PERSONAL: Born in Budapest, Hungary. Education: Yeshiva University, B.A., Ph.D., 1969.
ADDRESSES: Home—Baltimore, MD. Offıce— University of Maryland, Mathematics/Psychology 334, 3416 Olympia Ave., Baltimore, MD 21215. E-mail— [email protected]
CAREER: Social psychologist. University of Maryland Baltimore County, professor of social psychology. G. Stanley Hall lecturer, American Psychological Association, 2001.
AWARDS, HONORS: J. R. Kantor fellowship, Archives of the History of American Psychology, 1998-99.
Contemporary Social Psychology: Representative Readings, F. E. Peacock (Itasca, IL), 1976.
(Editor) Personality Variables in Social Behavior, L. Erlbaum (Hillsdale, NJ), 1977.
(Editor) Obedience to Authority: Current Perspectives on the Milgram Paradigm, L. Erlbaum (Mahwah, NJ), 2000.
Also contributor of chapters to numerous books on social psychology; contributor of articles to journals, including Journal of Personality and Social Psychology, Psychology Today, Journal of Applied Social Psychology, Personality and Social Psychology Bulletin, Journal of Social Psychology, Personality & Individual Differences, Holocaust and Genocide Studies, and Teaching of Psychology.
SIDELIGHTS: Thomas Blass is a professor of social psychology at the University of Maryland, Baltimore County, and is considered one of the foremost experts on the life and work of pioneering psychologist Stanley Milgram. Best known for his obedience studies undertaken during the early 1960s, Milgram also pioneered research in the social networks known as the "six degrees of separation," as well as the area of urban psychology.
Born in Budapest, Hungary, Blass grew up during World War II and witnessed the costs of blind obedience to authority. While he was a Holocaust survivor, over half a million other Hungarian Jews were not so lucky. Surviving the war, he went first to Austria, then to Canada, and from there to study in the United States, where he has since remained. He earned a doctorate in social psychology in 1969, and thereafter developed an interest in the work of Milgram. This interest led him to edit selected papers on Milgram and then to write a biography of the psychologist in The Man Who Shocked the World: The Life and Legacy of Stanley Milgram.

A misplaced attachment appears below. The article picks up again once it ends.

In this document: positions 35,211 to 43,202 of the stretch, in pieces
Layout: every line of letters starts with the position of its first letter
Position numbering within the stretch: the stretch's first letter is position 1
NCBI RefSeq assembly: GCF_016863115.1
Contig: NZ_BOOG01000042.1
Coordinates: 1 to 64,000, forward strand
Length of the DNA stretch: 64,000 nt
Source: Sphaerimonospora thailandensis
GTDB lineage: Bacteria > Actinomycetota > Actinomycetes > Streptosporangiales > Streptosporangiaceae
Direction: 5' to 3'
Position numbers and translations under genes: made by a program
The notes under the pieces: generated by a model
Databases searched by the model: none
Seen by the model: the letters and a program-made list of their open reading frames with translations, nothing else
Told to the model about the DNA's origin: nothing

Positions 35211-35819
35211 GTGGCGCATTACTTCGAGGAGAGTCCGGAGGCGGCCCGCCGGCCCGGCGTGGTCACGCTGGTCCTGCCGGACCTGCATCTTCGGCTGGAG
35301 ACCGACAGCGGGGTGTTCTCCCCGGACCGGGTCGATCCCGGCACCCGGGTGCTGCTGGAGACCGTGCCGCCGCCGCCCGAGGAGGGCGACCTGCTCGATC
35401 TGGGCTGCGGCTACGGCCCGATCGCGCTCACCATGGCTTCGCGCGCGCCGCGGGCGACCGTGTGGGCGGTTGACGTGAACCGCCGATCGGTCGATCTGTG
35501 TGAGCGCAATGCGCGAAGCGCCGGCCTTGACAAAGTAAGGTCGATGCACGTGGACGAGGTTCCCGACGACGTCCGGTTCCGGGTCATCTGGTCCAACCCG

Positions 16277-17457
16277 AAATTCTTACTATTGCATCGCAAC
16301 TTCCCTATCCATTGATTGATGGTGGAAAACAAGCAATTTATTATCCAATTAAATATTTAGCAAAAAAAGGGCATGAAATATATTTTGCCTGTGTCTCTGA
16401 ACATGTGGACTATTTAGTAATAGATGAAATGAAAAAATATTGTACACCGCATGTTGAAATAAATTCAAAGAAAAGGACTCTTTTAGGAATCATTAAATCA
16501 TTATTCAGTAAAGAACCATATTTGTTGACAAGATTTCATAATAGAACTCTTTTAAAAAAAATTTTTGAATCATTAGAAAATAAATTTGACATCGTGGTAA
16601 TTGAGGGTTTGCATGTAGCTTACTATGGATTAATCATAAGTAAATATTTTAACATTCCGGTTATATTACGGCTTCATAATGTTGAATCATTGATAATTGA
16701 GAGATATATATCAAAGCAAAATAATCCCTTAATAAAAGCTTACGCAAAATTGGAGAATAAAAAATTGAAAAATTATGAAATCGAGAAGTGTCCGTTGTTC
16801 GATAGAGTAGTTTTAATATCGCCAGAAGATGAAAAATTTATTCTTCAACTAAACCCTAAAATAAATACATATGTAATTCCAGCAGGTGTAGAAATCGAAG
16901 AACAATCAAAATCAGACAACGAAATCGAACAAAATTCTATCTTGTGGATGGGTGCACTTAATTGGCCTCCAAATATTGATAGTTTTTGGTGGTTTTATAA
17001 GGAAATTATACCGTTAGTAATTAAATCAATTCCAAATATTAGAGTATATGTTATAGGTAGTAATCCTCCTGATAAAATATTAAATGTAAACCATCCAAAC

Published in 2004, The Man Who Shocked the World details Milgram's career, including his controversial 1961 experiment in which participants believed they were delivering electric shocks to other "participants" to enhance learning. In reality, the experiment was set up in order to see how far people would go in following orders, even if such orders cause real and visible pain to others. In the experiment, an authority figure would tell these "teachers" to increase the level of shock administered to "students," who visibly exhibited pain. Though no electric shock was being administered, the terrifying result of the experiments was the level to which people would obey authority, continuing to "shock" others despite their own conflicted feelings about the action required of them.
The high point of Milgram's career, this experiment likely cost the young psychologist his tenure at Harvard University, and though he went on to create other compelling studies, his obedience experiment remains the work for which he is best known. Milgram died at age fifty-one.
Robert Levine, writing in American Scientist, felt that Blass captures the complexities of Milgram's life and achievements in a "penetrating, thought-provoking biography." Danielle Max noted in the Jerusalem Post that The Man Who Shocked the World provides a "revealing glimpse into both the world of academia and the mind of a gifted scientist." Although a reviewer for Publishers Weekly commented that the book provides an "unsatisfyingly superficial portrait" of Milgram, the critic added, however, that Blass does a "workmanlike job of describing Milgram's research and its significance." Choice reviewer W. A. Ashton noted that Blass has "created an extremely readable book by combining an interesting biography with a thorough, but not technical, review of Milgram's work in social psychology." Cary Cooper concluded in the Times Higher Education Supplement that The Man Who Shocked the World "is well-written, with mountains of information, insights, discoveries, and reflections, and is a must-read for any behavioural scientist."
BIOGRAPHICAL AND CRITICAL SOURCES:
American Scientist, July-August, 2004, Robert Levine, review of The Man Who Shocked the World: The Life and Legacy of Stanley Milgram, p. 368.
Chicago Sun Times, August 1, 2004, Sandra G. Boodman, review of The Man Who Shocked the World, p. 14.
Choice, November, 2004, W. A. Ashton, review of The Man Who Shocked the World, p. 567.
Jerusalem Post, October 11, 2004, Danielle Max, review of The Man Who Shocked the World.
Journal of Social Psychology, June, 1996, Thomas Blass, "The Milgram Obedience Experiment," p. 407.
Library Journal, E. James Lieberman, review of The Man Who Shocked the World, p. 129.
Personnel Psychology, winter, 2004, Wayne Harrison, review of The Man Who Shocked the World, pp. 1081-1084.
Psychology Today, March-April, 2004, Erik Strand, review of The Man Who Shocked the World, p. 83.
Publishers Weekly, March 8, 2004, review of The Man Who Shocked the World, p. 65.
Spectator, June 12, 2004, Jonathan Sumption, review of The Man Who Shocked the World, p. 49.
Times Higher Education Supplement, October 1, 2004, Cary Cooper, review of The Man Who Shocked the World, p. 26.
Times Literary Supplement, December 10, 2004, John Darley, review of The Man Who Shocked the World.
Washington Post Book World, July 25, 2004, Sandra G. Boodman, review of The Man Who Shocked the World, p. T8.
Basic Books Web site,http://www.perseusbooksgroup.com/ (November 3, 2004), "Thomas Blass."
Offıcial Stanley Milgram Web site,http://www.stanleymilgram.com (November 3, 2004).
UMBC Psychology Department Web site,http://www.umbc.edu/ (November 3, 2004), "Thomas Blass, Ph.D."